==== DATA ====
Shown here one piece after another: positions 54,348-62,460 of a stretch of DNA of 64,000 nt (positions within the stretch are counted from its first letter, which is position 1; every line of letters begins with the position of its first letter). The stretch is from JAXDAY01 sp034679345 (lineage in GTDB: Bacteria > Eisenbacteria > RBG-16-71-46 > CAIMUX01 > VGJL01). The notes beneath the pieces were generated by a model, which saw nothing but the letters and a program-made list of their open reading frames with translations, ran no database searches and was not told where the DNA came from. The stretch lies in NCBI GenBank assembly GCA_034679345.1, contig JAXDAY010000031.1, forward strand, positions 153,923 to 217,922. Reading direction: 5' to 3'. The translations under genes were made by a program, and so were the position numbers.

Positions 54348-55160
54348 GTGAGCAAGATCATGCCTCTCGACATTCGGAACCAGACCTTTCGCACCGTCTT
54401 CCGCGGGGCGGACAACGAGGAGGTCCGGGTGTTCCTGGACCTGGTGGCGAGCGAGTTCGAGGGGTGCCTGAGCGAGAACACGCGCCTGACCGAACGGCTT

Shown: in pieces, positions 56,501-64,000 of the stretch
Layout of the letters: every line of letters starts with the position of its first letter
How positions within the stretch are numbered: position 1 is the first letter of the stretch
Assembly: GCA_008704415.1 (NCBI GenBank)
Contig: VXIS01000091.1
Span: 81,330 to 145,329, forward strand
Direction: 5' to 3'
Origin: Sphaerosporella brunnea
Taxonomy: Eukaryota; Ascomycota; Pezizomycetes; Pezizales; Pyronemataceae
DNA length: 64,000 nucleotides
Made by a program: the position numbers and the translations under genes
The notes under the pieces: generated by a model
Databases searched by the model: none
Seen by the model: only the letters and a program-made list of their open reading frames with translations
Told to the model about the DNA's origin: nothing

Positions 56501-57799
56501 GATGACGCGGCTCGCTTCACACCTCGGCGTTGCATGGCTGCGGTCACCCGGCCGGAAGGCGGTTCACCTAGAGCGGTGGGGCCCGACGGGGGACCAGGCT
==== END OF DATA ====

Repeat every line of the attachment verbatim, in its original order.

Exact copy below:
Shown here one piece after another: positions 54,348-62,460 of a stretch of DNA of 64,000 nt (positions within the stretch are counted from its first letter, which is position 1; every line of letters begins with the position of its first letter). The stretch is from JAXDAY01 sp034679345 (lineage in GTDB: Bacteria > Eisenbacteria > RBG-16-71-46 > CAIMUX01 > VGJL01). The notes beneath the pieces were generated by a model, which saw nothing but the letters and a program-made list of their open reading frames with translations, ran no database searches and was not told where the DNA came from. The stretch lies in NCBI GenBank assembly GCA_034679345.1, contig JAXDAY010000031.1, forward strand, positions 153,923 to 217,922. Reading direction: 5' to 3'. The translations under genes were made by a program, and so were the position numbers.

Positions 54348-55160
54348 GTGAGCAAGATCATGCCTCTCGACATTCGGAACCAGACCTTTCGCACCGTCTT
54401 CCGCGGGGCGGACAACGAGGAGGTCCGGGTGTTCCTGGACCTGGTGGCGAGCGAGTTCGAGGGGTGCCTGAGCGAGAACACGCGCCTGACCGAACGGCTT

Shown: in pieces, positions 56,501-64,000 of the stretch
Layout of the letters: every line of letters starts with the position of its first letter
How positions within the stretch are numbered: position 1 is the first letter of the stretch
Assembly: GCA_008704415.1 (NCBI GenBank)
Contig: VXIS01000091.1
Span: 81,330 to 145,329, forward strand
Direction: 5' to 3'
Origin: Sphaerosporella brunnea
Taxonomy: Eukaryota; Ascomycota; Pezizomycetes; Pezizales; Pyronemataceae
DNA length: 64,000 nucleotides
Made by a program: the position numbers and the translations under genes
The notes under the pieces: generated by a model
Databases searched by the model: none
Seen by the model: only the letters and a program-made list of their open reading frames with translations
Told to the model about the DNA's origin: nothing

Positions 56501-57799
56501 GATGACGCGGCTCGCTTCACACCTCGGCGTTGCATGGCTGCGGTCACCCGGCCGGAAGGCGGTTCACCTAGAGCGGTGGGGCCCGACGGGGGACCAGGCT